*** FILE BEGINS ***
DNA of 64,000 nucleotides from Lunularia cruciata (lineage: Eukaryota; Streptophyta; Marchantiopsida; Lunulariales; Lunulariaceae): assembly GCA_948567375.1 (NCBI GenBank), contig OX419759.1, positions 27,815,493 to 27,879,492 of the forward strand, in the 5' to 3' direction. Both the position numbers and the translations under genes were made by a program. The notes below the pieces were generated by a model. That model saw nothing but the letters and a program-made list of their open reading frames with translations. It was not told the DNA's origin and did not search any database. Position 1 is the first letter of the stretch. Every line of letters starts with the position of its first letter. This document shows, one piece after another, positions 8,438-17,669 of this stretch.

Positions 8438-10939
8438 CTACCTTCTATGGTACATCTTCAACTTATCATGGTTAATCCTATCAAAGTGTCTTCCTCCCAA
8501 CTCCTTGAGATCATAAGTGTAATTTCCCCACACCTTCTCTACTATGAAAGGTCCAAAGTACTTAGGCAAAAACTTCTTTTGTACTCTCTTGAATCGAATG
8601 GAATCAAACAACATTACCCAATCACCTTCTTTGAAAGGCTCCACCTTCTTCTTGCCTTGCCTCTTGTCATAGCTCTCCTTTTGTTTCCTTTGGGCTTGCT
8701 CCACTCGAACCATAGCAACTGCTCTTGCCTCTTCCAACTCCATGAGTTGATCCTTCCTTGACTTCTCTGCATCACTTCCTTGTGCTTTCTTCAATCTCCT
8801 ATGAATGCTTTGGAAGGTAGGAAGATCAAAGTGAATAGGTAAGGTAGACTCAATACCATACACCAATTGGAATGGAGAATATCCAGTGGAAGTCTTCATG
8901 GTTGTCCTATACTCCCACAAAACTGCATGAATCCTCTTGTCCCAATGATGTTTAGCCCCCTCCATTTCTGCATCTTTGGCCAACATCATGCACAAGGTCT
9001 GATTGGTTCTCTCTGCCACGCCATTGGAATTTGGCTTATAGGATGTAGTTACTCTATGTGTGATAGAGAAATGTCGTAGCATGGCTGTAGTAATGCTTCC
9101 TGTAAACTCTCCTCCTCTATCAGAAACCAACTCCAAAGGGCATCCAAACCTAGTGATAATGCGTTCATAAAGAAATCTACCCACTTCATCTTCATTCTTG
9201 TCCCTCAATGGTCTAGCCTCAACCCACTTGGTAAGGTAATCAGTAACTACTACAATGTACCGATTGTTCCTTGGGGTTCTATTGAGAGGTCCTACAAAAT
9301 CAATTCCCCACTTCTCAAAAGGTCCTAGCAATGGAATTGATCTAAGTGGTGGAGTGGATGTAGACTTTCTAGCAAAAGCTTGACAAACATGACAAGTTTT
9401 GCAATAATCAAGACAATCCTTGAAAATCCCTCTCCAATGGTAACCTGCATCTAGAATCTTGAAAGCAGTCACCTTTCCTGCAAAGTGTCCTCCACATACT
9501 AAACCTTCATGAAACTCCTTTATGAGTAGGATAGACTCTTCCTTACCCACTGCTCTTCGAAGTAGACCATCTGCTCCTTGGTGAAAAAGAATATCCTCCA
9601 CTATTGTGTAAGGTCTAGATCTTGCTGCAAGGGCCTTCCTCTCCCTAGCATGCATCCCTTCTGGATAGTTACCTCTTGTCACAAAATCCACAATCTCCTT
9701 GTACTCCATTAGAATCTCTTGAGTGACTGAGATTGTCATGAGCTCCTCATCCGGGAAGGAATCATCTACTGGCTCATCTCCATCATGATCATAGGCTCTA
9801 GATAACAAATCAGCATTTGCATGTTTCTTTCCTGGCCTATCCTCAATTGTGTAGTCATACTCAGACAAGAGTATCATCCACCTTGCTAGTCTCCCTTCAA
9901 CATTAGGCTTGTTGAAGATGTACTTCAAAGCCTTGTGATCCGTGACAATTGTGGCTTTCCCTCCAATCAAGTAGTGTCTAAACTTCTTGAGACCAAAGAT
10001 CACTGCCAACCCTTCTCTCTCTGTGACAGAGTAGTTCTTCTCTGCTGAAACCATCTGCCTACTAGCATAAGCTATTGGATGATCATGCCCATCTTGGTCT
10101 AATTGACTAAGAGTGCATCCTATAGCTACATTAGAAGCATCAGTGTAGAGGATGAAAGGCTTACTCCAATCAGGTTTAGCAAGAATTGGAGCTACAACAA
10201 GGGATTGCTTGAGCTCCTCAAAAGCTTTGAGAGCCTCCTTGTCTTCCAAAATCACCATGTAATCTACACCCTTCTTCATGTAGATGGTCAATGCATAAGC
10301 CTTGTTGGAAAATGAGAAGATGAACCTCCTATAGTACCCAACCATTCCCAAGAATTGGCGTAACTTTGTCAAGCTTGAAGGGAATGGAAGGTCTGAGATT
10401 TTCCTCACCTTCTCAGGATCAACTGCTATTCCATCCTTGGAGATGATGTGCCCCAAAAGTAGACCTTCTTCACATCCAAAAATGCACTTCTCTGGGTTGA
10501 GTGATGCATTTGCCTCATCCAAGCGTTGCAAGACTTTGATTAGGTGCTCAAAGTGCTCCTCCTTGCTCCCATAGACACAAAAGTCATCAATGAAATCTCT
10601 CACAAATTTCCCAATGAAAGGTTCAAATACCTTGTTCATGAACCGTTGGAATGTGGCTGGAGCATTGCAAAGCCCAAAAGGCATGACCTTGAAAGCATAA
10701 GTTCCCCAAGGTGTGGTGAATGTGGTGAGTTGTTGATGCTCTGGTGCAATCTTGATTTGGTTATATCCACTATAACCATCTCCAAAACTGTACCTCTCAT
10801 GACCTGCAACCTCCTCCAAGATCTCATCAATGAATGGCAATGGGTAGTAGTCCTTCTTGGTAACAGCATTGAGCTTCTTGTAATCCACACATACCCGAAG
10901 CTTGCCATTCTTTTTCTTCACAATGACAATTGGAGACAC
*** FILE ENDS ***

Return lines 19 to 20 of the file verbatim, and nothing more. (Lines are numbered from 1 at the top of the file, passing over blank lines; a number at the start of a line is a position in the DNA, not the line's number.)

10001 CACTGCCAACCCTTCTCTCTCTGTGACAGAGTAGTTCTTCTCTGCTGAAACCATCTGCCTACTAGCATAAGCTATTGGATGATCATGCCCATCTTGGTCT
10101 AATTGACTAAGAGTGCATCCTATAGCTACATTAGAAGCATCAGTGTAGAGGATGAAAGGCTTACTCCAATCAGGTTTAGCAAGAATTGGAGCTACAACAA